Florida is a wonderful place to garden. In most of the state we have the opportunity to garden year-round and actively support our native wildlife. The Florida Wildlife Federation has created an online resource with information that will aid you in establishing your own Florida wildlife habitat and enjoy its beauty for its own sake, while providing a place that helps animals, birds and bees which are rapidly being displaced by development. Every habitat garden is a step toward replenishing resources for wildlife locally and along migratory corridors.

The FWF is an affiliate of the National Wildlife Federation, and their website at www.fwfonline.org/Habitat/Florida-Wildlife-Habitat-Center.aspx has a link to information from the NWF on how to establish your yard as “Certified Wildlife Habitat.” We also have links to lots more information about using native plants on our website at www.fssr.org/links.htm#plants.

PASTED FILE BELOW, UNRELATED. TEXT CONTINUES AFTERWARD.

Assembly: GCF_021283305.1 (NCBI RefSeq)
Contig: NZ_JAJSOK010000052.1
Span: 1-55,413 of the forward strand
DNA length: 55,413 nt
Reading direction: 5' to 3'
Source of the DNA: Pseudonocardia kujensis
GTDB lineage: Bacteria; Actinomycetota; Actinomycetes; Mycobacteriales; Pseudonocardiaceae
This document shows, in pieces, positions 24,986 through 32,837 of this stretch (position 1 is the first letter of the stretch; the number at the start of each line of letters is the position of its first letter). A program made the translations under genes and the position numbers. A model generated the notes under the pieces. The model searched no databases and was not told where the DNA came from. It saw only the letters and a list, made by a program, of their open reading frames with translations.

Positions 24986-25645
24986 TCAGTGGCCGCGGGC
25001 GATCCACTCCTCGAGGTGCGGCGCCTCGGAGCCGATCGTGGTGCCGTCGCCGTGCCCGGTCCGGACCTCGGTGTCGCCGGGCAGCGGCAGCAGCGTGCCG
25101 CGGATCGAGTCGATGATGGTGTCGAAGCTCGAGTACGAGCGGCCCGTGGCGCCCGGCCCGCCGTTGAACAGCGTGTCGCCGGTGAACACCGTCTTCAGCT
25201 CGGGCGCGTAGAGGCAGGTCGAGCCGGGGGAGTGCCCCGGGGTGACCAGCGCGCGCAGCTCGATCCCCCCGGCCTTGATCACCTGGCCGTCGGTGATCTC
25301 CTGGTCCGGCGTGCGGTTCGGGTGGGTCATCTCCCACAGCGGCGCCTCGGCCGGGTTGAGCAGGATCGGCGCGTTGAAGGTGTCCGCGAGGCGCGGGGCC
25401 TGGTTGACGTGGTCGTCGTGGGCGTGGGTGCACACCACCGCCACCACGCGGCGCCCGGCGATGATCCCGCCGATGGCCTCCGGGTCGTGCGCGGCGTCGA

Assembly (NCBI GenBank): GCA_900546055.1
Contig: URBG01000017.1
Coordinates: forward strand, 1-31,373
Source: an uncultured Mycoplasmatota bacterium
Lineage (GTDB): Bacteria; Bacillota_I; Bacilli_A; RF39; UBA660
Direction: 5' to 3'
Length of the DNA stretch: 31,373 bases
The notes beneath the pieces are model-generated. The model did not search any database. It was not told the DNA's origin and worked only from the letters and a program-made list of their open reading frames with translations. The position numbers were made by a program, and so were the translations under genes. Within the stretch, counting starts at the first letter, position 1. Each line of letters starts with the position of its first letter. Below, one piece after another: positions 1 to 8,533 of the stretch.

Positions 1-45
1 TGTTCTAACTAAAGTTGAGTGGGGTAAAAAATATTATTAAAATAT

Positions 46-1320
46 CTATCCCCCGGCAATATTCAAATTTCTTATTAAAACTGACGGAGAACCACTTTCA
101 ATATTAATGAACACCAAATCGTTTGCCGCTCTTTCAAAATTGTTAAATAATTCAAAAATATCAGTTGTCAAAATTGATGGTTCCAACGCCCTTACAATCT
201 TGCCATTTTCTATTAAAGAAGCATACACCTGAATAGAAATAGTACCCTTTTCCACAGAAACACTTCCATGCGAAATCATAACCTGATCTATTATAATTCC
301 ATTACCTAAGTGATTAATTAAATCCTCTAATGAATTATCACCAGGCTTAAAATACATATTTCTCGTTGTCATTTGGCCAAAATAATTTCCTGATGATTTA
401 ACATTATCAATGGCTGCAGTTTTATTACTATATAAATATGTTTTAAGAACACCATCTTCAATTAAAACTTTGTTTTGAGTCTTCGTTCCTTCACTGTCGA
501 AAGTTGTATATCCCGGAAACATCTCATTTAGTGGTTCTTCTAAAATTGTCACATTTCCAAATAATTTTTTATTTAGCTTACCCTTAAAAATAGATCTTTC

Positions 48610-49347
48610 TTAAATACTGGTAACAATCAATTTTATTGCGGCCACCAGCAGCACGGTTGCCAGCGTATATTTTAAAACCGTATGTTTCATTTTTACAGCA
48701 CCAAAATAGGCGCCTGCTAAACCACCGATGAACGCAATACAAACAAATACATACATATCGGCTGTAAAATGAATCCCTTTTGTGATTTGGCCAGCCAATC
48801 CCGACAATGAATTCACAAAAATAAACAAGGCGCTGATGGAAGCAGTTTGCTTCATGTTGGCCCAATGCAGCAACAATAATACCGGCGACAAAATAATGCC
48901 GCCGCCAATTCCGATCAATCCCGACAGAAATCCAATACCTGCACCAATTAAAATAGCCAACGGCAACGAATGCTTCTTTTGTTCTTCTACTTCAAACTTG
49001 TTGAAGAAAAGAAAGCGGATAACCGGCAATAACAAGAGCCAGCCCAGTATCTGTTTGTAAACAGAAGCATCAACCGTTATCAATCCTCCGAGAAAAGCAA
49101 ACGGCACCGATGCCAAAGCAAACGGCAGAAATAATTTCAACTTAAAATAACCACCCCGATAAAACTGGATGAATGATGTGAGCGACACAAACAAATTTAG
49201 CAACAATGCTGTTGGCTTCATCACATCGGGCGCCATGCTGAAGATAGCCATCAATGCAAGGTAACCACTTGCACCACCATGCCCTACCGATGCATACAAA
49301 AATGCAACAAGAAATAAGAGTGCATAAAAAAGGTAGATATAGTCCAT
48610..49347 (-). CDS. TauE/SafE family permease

February Yard Sale

Thanks to everyone who helped with our February yard sale! This year was a great success and all proceeds raised go towards our George Schum Memorial Award, given to a graduating Sebastian River High School student. The Award also includes a $500 scholarship. This year’s SRHS Award Ceremony was Thursday, April 13th and we presented two awards that evening, to deserving senior students. Please see the article below for more details about the award recipients.

Floridians Opinion on Water Quality

Protecting ecosystems while maintaining an abundant water supply for human use is a delicate balance in Florida. For this reason, many Floridians view water as a very important issue. Floridians value a plentiful water supply for use in both cities and agriculture. Researchers with the UF/IFAS (University of Florida/Institute of Food and Agricultural Sciences) Center for Public Issues Education in Agriculture and Natural Resources surveyed 524 residents for their opinions on water conservation, quality and policy in its annual statewide public opinion survey on water use.

The survey revealed 83 percent of respondents rank water as a highly or extremely important issue, the highest rank out of 10 issues. The majority of Floridians feel likewise about a plentiful water supply for cities and agriculture.